Sen. Mary Landrieu is an outspoken opponent of creating a government insurance option as part of comprehensive health-care reform. The Louisiana Democrat worries that a public plan would undermine the private system which insures most Americans.
Landrieu signaled Sunday, however, while appearing on ABC's "This Week," that she is open to a government plan if it is created as a "fallback" to a newly regulated system of private insurance.
"I can support potentially a fallback, but only if the private sector is allowed and given a great opportunity to get this right," said Landrieu when asked about the public option with a trigger proposal. "I believe they can."
Landrieu belongs to the Moderate Dems Working Group. The group, which consists of 17 Democratic senators, met with President Obama at the White House on Sept. 10.
The group's co-chairman, Sen. Tom Carper, D-Del., urged the president during Thursday's meeting to bridge the divides in the Democratic Party be embracing a public option as a "fallback."
"If there is no meaningful competition after a couple of years, we would create competition through a public plan," Carper told ABC's Teddy Davis last week. "I think that could end up being the compromise because it bridges the differences between those who are for a robust public option and those who are adamantly opposed to a public option."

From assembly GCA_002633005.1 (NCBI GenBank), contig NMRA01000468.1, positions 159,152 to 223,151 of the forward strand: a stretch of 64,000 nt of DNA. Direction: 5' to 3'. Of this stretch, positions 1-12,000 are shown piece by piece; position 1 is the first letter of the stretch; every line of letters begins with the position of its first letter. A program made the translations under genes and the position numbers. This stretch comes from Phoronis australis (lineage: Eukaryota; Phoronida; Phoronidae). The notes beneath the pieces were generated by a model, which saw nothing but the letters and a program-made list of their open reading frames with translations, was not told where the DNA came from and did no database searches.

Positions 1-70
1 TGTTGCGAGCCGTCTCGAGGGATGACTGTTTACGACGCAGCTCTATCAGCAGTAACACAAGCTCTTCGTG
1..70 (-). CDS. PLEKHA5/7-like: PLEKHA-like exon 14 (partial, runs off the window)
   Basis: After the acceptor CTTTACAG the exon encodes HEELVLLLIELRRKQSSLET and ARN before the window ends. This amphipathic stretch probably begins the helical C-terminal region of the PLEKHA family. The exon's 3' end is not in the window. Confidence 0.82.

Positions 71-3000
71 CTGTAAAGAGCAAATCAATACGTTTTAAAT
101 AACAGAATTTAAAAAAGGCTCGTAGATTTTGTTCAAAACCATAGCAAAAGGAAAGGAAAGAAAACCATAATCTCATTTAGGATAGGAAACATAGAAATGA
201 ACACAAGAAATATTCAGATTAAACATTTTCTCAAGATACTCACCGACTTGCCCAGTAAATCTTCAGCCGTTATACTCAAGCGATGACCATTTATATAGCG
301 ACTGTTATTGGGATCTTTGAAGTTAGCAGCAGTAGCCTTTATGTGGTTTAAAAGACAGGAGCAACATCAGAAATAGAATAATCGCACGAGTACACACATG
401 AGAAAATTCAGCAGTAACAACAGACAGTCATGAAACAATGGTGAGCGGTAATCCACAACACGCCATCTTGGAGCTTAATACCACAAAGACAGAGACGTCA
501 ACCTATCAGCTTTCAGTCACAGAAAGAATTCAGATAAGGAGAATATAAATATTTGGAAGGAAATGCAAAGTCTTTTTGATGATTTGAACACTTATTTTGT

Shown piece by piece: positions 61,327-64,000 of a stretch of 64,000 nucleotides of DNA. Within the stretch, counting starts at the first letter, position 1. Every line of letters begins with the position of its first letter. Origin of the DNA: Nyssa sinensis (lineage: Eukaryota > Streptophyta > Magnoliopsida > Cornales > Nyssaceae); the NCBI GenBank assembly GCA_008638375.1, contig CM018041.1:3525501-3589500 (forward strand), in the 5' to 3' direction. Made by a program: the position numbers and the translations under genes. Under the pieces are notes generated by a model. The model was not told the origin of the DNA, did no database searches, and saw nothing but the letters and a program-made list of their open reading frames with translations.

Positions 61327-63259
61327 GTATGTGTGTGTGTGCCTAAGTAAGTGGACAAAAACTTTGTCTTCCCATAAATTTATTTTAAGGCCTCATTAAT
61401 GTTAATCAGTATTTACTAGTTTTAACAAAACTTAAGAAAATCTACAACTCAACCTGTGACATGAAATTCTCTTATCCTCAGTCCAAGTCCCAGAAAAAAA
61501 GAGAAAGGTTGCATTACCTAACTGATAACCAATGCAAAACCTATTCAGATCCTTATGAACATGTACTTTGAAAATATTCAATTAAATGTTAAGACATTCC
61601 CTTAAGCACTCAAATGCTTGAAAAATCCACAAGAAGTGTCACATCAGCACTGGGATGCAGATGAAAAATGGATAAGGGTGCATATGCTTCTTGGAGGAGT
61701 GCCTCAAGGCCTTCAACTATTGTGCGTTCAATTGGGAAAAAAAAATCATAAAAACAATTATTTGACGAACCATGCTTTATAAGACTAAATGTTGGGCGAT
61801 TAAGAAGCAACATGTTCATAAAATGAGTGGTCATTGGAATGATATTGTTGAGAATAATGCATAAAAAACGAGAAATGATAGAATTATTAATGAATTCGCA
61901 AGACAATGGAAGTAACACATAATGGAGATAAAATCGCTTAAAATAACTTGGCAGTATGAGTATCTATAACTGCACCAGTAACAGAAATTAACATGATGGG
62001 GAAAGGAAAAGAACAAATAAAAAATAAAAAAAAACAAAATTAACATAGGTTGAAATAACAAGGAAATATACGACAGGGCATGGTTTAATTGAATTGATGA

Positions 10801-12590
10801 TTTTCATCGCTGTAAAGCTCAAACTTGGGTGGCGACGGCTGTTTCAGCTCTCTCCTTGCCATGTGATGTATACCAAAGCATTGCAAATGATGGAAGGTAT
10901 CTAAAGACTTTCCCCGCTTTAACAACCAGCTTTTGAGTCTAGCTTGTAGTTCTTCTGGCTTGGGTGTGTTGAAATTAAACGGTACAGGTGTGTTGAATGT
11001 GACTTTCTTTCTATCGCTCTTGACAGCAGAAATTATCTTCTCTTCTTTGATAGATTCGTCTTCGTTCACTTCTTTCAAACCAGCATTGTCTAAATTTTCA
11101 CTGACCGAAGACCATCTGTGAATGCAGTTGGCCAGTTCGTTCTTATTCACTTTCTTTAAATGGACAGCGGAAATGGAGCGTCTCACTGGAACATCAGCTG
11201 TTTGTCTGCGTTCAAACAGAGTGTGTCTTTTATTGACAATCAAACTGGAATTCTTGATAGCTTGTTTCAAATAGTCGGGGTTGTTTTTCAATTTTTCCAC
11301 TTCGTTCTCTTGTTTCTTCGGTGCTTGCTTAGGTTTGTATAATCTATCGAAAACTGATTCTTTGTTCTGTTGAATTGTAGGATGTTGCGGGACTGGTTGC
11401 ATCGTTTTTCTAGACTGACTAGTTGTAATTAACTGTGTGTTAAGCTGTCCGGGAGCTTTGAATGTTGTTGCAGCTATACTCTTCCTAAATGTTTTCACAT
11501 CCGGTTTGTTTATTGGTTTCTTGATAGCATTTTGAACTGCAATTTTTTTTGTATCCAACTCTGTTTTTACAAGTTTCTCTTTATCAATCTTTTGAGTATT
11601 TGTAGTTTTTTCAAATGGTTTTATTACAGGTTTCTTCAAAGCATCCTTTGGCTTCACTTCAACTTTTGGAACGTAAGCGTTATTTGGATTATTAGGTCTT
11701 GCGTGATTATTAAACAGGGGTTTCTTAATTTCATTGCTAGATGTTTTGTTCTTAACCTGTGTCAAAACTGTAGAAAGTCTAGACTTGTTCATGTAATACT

In addition to being supported by Carper, a Democrat, a public option with a trigger has also been touted by Sen. Olympia Snowe, a Republican from Maine who has so far been the only GOP senator who seems interested in cutting a deal with Democrats on health-care reform.
Watch Landrieu's comments on "This Week" HERE:
Read the full "This Week" transcript HERE:
Read more about Carper's comments to the president HERE: